Now I'm against patents on methods in general for several reasons, but these patents go an extra step further in being so much against what patents should do. The truly ludicrous part of patents on tax reduction strategies is that once someone has a patent on a scheme, I am no longer allowed to follow the law without getting their approval. So they are able to take advantage of the tax law, but I'm not. This goes against a rather fundamental principle of an ideal government whereby everyone is treated equally under the law.

Fortunately some groups are realising this is an issue. Unfortunately it's mainly other tax lawyers who are feeling the sting. They are lobbying the US congress to create an exception to patent infringement rules to prevent them from being restricted in this manner, similar to the way there are restrictions on the patenting of medical procedures.

The whole idea of patents on methods is rather dangerous. A patent is for an invention, a device, a thing that does something. Anyone can come up with the idea "there should be a machine that does x". The person who comes up with the idea "there should be a machine that does x" does not get the patent. The person who makes a machine that does x gets a patent on that machine, and only that machine. They get a period of having a monopoly to make that machine. They do not get a monopoly on doing x. If someone else makes a different machine that does x in a different way, they're free to do that, and can even get a patent on their machine, if it too is original.

Patents on processes are very much giving patents to the person who says "there should be a machine that does x", and they are usually so vague that they get used as a patent on doing x. This then prevents other people who come with a new way of doing something, they get sued for infringing the vague patent that shouldn't have been given. Patents should only be given for specific devices that have been actually created.

The biggest area these types of patents are a problem is patents on software. Any software patent is process patent, as there's no device or machine involved. And they are used to prevent others from making programs that do the same thing or using certain technologies. Also, all software is essentially a mathematical algorithm, and it has long been a principle of patents that mathematics cannot be patented. 2 + 2 is a natural fact, and cannot be controlled by anyone, nor can any other piece of mathematics.

Anyway, with the tax patents the problems of process patents are now closer to affecting those who actually make the laws, so hopefully we are a step closer to getting patent laws closer to what they should be.

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Writing time: 50 minutes (less time talking to Mum on the phone)
Time since last post: 2 days
Current media: Doctor Who 2005x02 The End of The World

Friday, October 20, 2006

Hit Counting

I've always been kind of curious how many people actually visit my blog, while at the same time not wanting to know exact details. Last week I was doing some work for someone else's site, and I got a bit more interested in knowing how many people do visit, especially as I'm now doing this for others to read instead of for me to write. Anyway, to make a long story short, I've added a hit counter to the sidebar of my blog. It's down below the archives, links, and labels. It was the first one I found that didn't require an ad for the people providing the service. In fact, I'm kind of surprised that blogger doesn't provide the ability to do this themselves, as it's the only thing I've really wanted to do with the blog I haven't been able to without resorting to another company.

Anyway, just be warned, I'm watching you (in the sense that I now know if someone (anyone) has had a look at my blog since the last time I checked).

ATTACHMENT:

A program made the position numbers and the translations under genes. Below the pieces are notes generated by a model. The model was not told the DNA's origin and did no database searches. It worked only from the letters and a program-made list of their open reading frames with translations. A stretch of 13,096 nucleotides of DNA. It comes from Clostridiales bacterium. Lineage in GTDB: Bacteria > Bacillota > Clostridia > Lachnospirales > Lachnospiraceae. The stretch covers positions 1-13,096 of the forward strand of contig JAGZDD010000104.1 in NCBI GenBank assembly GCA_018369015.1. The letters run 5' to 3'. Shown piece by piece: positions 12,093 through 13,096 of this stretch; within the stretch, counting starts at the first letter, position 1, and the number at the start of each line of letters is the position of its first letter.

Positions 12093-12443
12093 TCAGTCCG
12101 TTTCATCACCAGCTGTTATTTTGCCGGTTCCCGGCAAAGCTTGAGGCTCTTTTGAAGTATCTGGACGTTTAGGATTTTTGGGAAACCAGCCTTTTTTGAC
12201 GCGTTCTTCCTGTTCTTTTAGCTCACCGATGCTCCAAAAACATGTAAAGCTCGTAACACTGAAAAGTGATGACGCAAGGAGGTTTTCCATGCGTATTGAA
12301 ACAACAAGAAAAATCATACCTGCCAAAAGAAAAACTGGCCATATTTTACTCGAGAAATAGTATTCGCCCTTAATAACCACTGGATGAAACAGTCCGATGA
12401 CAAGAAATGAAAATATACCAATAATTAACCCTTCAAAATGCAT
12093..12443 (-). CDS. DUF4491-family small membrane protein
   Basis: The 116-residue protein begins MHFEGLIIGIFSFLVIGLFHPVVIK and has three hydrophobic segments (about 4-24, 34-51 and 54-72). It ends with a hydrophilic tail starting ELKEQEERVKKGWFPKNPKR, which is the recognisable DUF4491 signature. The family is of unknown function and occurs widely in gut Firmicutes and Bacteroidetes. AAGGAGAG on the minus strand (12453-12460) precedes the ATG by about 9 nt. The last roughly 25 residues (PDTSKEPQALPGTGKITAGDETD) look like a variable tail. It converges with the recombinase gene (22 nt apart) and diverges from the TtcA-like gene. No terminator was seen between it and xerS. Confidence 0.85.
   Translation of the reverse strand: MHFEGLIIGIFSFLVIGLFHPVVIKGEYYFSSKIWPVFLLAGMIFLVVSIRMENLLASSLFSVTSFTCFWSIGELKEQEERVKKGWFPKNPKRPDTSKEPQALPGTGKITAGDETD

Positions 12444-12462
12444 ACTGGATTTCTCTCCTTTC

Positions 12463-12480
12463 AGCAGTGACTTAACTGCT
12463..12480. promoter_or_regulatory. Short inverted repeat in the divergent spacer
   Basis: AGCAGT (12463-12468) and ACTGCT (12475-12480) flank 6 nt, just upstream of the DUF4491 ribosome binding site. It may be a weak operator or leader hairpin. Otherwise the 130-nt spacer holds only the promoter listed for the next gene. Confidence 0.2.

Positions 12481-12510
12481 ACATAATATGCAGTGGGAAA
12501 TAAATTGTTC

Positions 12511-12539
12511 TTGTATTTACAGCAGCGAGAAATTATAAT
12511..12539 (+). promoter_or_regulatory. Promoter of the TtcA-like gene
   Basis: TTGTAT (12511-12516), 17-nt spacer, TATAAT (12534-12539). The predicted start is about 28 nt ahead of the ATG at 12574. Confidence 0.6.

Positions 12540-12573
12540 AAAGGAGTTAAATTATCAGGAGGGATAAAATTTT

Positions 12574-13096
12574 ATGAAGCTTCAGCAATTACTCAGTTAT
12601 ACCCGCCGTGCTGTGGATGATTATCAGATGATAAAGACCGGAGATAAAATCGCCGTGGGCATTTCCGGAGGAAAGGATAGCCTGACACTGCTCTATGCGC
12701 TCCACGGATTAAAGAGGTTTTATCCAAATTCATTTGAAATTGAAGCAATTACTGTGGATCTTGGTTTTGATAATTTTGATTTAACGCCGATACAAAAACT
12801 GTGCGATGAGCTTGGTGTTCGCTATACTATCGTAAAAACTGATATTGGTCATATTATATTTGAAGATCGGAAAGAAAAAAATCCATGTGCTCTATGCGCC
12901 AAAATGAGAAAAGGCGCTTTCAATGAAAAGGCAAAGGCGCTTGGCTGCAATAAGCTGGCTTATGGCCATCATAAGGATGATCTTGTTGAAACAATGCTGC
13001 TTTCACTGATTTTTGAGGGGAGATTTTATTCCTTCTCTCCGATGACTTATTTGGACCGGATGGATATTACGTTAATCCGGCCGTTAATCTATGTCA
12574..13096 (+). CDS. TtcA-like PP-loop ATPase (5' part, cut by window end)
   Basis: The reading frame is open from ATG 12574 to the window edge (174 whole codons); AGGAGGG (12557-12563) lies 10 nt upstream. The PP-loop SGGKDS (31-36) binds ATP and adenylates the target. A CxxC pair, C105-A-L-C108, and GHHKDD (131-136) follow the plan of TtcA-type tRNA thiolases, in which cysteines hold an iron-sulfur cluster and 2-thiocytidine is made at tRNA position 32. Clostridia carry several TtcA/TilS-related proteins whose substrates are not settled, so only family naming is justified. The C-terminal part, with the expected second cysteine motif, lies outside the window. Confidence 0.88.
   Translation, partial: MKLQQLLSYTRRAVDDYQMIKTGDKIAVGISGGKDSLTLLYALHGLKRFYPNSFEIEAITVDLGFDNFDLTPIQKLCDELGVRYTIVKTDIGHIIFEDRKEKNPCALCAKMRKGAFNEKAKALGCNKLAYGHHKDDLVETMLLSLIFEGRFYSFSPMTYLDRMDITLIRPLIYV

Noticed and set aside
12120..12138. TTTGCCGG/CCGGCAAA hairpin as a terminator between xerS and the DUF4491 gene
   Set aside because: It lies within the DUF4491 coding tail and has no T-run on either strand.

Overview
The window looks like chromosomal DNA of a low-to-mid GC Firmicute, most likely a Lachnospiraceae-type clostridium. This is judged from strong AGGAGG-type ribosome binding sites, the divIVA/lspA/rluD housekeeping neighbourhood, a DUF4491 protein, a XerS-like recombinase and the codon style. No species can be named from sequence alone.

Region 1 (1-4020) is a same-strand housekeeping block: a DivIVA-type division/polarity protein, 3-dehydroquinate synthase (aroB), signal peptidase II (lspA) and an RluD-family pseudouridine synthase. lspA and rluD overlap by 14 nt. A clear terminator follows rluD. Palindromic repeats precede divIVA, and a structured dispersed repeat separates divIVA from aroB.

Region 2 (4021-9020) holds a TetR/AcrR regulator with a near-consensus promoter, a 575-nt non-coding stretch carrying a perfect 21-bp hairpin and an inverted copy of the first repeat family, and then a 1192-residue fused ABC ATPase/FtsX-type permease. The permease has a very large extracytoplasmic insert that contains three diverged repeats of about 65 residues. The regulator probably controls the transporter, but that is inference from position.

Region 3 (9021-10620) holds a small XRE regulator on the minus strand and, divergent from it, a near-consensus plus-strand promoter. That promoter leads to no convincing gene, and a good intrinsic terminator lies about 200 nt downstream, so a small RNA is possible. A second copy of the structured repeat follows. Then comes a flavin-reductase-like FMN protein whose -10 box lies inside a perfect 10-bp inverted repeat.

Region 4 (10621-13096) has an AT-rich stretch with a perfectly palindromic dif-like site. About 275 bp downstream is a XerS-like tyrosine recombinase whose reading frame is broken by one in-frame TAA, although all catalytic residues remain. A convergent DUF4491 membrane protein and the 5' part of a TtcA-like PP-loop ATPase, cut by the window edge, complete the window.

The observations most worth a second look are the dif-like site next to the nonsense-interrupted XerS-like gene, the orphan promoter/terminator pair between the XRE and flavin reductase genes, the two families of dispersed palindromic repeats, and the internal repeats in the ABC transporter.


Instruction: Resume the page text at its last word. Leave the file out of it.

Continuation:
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Writing time: 6 minutes
Time since last post: 26 minutes
Current media: iTunes Shuffle (Riverdance - Riverdance)

Tripping on the B-side

On Monday after work I caught up with one of the guys I've met over here. He's a friend of my housemate, and he invited me to join him on his regular Monday bar crawl (we both have Tuesday and Wednesday off, so Monday is party night).

We met up in Umeda and met up with another friend of his outside a Family Mart (a convenience store chain) which they've renamed the Hottie Mart, due to frequency of hotties who walk past or into it. We bought some cheap booze there to start the night.

After a while sitting talking on a bench outside the Hottie Mart, we went to Captain Kangaroo, a bar that serves very good burgers and served Fosters beer, which I had a hard time convincing them that people don't drink Fosters back in Australian. Anyway the burger was quite good, and after happy hour at Captain Kangaroo ended we headed over to the B-Trip, one of Japans many small basement bars.

The B-trip has red decor, a nice bar and some darts machines. We hung out here for the rest of night just chilling out. I played two games of darts, winning the first (before I started I was feeling a bit of form, and before my warm up throw I said I'd be lucky if I hit the board, then proceeded to get a single-bull, a double-bull and something else). The second game was later on and I lost by a much larger margin than I won the first by.

While we were there, some German tourists came up to us and asked us if the part of town we were in was the red light district (they weren't exactly subtle about it). The guys I went with were able to tell them where nearby to go, but the bartender told them where the best place to go was (no I didn't pay attention to what they were told), and even showed them a website for the place, which was apparently a fair way away.

Anyway, that's about it. Overall a good night out.
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Writing time: 12 minutes
Time since last post: 30 minutes
Current media: iTunes shuffle


Last night I went out to dinner with a large It group of people from work, as it was one of the teachers' last day, and a few people have started recently (four in the last month or so), so we went to a Yakinomi restaurant.